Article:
Serving the campus of the University of Alabama since 1894

The Crimson White

Serving the campus of the University of Alabama since 1894

The Crimson White

Serving the campus of the University of Alabama since 1894

The Crimson White

Kirani James: a true champion


There is only one student on the Alabama campus who can also call himself a certified professional athlete. His name is Kirani James, and he is the reigning world champion for the 400m in track.

James became the youngest person to ever win a world championship and is also the first person from his native country of Grenada to receive a gold medal at the 2011 IAAF World Championships in Daegu, South Korea earlier this month.

“I think it was a very satisfactory performance,” James said. “I think that represented my country well, and I’m glad I came out with the win.”

Before turning pro, James completed two record-breaking seasons as a member of the Crimson Tide men’s track team. While on the track team, he won two NCAA outdoor championships in the 400m, was a three-time SEC Champion and was named the 2011 SEC Indoor and Outdoor Runner of the Year.

“I knew at the beginning of the fall that he was pretty much ready to go professional based off of how workouts were going and times he was performing in practice,” said Harvey Glance, James’ former coach. “When the season started, he set the world junior record at Arkansas, and then I knew that he was ready to go to the next level. That was a true indication.”

Glance said even though a lot of people doubted James’ ability to take his talents to the next level, there was never a doubt in his mind.

James does all of this in track – a sport that features some of the world’s greatest athletes but does not get as much attention or media coverage as other sports.

“It’s a sport that I like,” James said. “Although it doesn’t get the respect and exposure that it deserves, when people know what I do, they know they respect that. I think, being a track athlete, you have to be strong mentally as a person and be dedicated. There’s a connection between me and track.”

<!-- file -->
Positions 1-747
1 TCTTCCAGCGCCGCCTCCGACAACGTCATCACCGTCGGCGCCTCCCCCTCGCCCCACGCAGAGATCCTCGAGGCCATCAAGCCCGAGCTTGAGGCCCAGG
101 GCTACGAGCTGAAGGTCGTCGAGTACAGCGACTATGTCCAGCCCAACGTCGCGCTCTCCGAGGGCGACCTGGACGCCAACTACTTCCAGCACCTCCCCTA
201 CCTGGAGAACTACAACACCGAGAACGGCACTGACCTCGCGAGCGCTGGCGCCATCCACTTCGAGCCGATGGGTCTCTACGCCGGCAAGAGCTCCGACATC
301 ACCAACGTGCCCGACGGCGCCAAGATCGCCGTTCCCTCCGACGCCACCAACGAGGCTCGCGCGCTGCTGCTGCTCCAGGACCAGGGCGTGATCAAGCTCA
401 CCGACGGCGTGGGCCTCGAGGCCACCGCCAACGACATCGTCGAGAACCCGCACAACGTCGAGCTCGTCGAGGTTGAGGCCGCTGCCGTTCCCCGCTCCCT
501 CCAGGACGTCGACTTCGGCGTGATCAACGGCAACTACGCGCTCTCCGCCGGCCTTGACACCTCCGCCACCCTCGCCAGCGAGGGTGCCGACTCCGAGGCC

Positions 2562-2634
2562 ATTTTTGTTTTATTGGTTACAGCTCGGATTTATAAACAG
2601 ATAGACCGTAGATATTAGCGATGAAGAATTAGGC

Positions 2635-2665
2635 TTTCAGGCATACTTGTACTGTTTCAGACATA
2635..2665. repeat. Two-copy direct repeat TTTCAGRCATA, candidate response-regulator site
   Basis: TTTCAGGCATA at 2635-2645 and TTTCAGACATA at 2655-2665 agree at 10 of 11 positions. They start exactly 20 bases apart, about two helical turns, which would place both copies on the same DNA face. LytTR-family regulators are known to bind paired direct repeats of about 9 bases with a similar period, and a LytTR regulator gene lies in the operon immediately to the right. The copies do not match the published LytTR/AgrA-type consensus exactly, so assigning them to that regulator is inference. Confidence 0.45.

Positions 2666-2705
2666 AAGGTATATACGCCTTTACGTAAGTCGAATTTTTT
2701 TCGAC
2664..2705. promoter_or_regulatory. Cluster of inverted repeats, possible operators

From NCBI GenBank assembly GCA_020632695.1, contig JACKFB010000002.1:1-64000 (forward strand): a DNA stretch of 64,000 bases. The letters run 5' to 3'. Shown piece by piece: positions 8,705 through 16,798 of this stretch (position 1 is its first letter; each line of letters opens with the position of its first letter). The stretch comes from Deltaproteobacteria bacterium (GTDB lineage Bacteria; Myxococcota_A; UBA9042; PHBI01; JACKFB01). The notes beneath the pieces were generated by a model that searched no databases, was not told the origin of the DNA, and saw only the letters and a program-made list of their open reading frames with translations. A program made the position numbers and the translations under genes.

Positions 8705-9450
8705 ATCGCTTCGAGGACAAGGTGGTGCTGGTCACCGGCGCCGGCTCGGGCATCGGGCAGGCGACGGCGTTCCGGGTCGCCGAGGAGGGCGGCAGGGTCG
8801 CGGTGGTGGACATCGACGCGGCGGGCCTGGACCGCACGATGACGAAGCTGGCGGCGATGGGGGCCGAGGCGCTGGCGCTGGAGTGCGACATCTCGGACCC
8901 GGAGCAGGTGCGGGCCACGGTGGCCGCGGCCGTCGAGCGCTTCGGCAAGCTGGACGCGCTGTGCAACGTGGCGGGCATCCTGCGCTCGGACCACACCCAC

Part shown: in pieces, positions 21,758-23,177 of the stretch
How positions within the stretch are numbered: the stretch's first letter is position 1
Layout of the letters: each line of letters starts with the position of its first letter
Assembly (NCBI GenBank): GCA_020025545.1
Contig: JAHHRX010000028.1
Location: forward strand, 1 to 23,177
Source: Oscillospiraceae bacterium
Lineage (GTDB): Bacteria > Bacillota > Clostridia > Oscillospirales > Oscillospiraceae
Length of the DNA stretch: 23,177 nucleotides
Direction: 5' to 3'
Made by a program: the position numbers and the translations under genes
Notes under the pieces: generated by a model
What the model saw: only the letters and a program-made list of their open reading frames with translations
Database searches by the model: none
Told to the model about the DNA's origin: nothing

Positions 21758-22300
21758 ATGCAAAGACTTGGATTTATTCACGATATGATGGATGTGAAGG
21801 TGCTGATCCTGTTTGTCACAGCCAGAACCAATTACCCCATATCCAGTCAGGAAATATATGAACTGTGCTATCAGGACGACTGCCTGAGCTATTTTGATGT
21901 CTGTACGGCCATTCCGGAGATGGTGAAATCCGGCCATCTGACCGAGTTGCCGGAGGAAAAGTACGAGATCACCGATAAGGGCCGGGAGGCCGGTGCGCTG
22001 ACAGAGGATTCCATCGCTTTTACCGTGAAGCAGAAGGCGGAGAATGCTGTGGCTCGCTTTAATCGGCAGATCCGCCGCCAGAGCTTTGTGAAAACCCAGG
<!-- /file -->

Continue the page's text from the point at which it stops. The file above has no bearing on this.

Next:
Success has come for James since he entered his teenage years. Through all of his achievements and accolades, he stays humble.

“What keeps me grounded is my family and being around good people,” he said. “I have great friends back home and here at the University. They don’t treat me like I’m different, and that helps me stay grounded. Representing my country and making everyone proud, I think those are the factors that keep me grounded.”

James’ last competition was at the World Championships in August. There, he posted a personal best time of 44.60 seconds in the 400m and defeated defending champion LaShawn Merritt for the gold medal. Merritt was seven years James’ senior at the time of the race.

As a pro, James has had the opportunity to travel the world and meet some of his favorite athletes.

“I get to see a lot of places,” he said. “I get to travel a lot and meet a lot of new people and athletes – athletes that I look up to and admire. It has a lot of advantages, and it is a lot of fun.”

James said the main difference between being a college and professional athlete is having to do everything on his own; there is no set schedule. As a professional, he says there is no time for immaturity.

James will have a month of rest until he starts back training. Until his next competition, which will be next year, he is still attending classes as a student and business major at the University.

James has accomplished almost everything possible for an athlete. One of his next stops will be the 2012 Summer Olympics – sports’ biggest stage.

“I think that right now, he is one of the favorites to win the gold,” Glance said. “Even though he’s young and just has a year of experience under his belt, I still think that he’s such a great talent and a blessed young man that good things are going to happen for him.”

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